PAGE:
3. Ted has a great point. Isn’t it interesting, though, how the major players in any industry find it difficult to be the innovators? I think that it’s hard to let go of the business model that works for you, the core competencies you have built, and so on. Look at newspapers. You know what they should do, but how to get there?

  4. #3 I really like your point highlighting the problem that so much of the energy (and money) going into ad-hoc projects is spent on recruitment, to the detriment of the actual point of the research. The fact is that panel recruitment for “traditional” research is an incredibly difficult process, and it’s gotten steadily harder and harder over the last 20 years. Having said that, I do believe there will always be a real requirement for ad hoc surveys, e.g. for pre and post awareness testing, where you need entirely different samples. The good news for ad-hoc, is that I am sure that intelligent, innovative use of web capabilities will help to introduce time and cost savings to the process.

    Meanwhile, even for traditional panels (e.g. TV Ratings or consumer CPG panels) there are usually fixed time-limits on how long a panel member can remain on it. This is because of the belief that by virtue of being on the panel for a long period of time, panellists’ views and/or behaviour may change. Have you studied the implications of this for panel members of online communities? I can understand the value of an ongoing dialogue, but I feel that these panellists would be especially sophisticated, and perhaps even more open to changes in their views/behaviour than traditional panellists.

    #5 Don’t Mistake Data for Insight. Let’s beware the danger of experiencing a “new normal” of senior executives believing that, with all of these great new technological advances, it is now easy to produce Insight. Technology can certainly help to speed up research; to reduce costs; to significantly expand on the depth of information provided by respondents; and to use sophisticated modelling techniques to pinpoint fluctuations or new trends. However, to nit-pick Insight of mountains of Data, we still need lots of the same, old-fashioned resource: intelligent, motivated and really well-trained individuals, who can take time to mull over what are the really key points of relevance to their clients’ market/brand/situation. And ultimately, the best Insights occur when the research practitioner has an excellent, ongoing dialogue with the client, and fully understands their business priorities and issues – it’s still a two-way street.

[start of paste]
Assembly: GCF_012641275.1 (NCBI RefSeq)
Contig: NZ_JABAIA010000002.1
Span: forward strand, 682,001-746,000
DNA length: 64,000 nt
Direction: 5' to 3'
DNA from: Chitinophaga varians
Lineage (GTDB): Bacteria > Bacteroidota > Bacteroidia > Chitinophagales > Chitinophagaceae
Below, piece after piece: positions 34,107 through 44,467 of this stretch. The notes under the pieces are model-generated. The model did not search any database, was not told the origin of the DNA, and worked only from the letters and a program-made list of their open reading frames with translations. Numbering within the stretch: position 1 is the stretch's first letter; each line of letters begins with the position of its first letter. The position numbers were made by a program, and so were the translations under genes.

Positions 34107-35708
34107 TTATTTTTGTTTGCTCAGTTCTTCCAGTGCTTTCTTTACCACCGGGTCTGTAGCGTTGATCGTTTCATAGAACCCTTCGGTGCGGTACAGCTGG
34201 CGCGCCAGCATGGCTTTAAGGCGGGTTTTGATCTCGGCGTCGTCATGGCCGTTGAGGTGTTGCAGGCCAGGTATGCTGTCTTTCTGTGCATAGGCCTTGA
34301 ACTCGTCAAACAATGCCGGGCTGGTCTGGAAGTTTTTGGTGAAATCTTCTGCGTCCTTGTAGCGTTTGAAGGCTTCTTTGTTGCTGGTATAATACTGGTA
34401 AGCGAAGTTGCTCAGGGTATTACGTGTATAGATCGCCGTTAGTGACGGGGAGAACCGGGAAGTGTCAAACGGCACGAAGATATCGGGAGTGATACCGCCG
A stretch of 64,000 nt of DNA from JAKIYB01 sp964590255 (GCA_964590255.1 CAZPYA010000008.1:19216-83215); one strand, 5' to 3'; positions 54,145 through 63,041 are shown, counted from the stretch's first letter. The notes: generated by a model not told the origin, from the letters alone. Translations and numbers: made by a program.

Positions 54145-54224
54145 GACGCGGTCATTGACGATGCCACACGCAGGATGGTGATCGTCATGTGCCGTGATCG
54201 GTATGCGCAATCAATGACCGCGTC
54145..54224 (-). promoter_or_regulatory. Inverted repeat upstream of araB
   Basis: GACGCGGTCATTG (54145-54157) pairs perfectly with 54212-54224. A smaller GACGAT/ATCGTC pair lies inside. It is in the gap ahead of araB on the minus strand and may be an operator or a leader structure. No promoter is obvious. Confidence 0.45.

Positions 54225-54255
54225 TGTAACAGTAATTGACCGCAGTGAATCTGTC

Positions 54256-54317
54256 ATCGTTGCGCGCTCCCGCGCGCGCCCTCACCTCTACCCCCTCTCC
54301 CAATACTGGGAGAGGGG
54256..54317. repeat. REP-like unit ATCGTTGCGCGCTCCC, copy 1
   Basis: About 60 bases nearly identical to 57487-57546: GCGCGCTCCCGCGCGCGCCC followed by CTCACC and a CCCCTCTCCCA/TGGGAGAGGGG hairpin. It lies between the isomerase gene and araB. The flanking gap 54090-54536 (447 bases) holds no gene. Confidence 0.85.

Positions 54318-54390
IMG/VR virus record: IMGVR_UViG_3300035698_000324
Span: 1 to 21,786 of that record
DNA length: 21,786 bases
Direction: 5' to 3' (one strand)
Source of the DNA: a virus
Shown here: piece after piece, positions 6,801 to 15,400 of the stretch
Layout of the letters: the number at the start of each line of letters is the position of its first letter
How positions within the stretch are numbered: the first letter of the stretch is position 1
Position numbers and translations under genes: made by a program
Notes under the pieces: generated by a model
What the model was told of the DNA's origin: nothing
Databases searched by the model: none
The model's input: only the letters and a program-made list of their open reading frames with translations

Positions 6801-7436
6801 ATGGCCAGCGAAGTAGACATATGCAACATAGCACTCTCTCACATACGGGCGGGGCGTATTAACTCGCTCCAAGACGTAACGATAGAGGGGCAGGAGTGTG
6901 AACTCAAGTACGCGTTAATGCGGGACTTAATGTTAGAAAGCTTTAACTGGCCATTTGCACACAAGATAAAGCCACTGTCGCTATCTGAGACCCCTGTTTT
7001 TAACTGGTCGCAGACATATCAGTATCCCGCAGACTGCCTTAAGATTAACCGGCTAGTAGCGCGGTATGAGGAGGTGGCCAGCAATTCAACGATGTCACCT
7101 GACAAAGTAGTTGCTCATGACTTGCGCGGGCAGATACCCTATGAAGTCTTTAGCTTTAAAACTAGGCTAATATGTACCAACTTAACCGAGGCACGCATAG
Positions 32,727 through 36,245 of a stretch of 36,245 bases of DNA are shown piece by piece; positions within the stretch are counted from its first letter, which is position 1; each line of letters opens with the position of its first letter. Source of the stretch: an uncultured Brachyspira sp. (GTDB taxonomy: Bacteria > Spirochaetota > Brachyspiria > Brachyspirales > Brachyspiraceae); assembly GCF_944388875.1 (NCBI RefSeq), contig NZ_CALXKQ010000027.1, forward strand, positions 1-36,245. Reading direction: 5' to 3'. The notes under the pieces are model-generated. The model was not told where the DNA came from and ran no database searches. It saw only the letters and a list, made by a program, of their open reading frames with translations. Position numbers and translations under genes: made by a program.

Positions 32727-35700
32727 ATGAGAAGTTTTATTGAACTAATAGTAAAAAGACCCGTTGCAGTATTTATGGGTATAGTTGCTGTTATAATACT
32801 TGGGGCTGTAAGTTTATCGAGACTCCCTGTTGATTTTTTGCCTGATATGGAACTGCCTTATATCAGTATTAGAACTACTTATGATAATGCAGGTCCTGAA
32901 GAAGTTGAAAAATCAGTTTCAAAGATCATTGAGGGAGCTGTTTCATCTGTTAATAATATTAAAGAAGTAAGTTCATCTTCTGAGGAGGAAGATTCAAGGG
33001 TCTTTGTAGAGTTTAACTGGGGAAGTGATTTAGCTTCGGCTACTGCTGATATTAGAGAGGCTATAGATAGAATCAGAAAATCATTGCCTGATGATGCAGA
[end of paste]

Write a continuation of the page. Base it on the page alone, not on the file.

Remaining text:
#6 Haven’t Top Executives ALWAYS Wanted Fast Over Perfect? It just hasn’t been possible until now. There have always been two opposing forces at work in research: the client/boss wanting the answers NOW, and the research practitioner wanting to use the best methodology to generate those answers. For the incredible new research tools such as online communities to be harnessed effectively, we must:
    · Continue to establish high quality research briefs from the client (perhaps one of the most overlooked aspects of market research)
    · And continue to press for the application of high quality research techniques. Yes, we have amazing new tools, but they still require skilled handling (let’s not throw the baby out with the bath water).

  5. Annabel, to answer your questions:

    Re the effects of keeping consumers for long periods of time, here’s one report on it from our research team:

    Re your comments on item #5, I completely agree! Despite all of our text analytics tools, there is nothing that results in insight better than people who have the ability to synthesize, analyze or find those “nuggets”. You just can’t (yet) automate that.

    Re your comments on item #6, I think executives now understand that fast is often “an early read”, or a way to check on a “hypothesis”, and we need to loosen up and be OK with that rather than assuming that executives will be irresponsible with the data.

    Thanks for the perspective!

Leave a Reply

Your email address will not be published. Required fields are marked *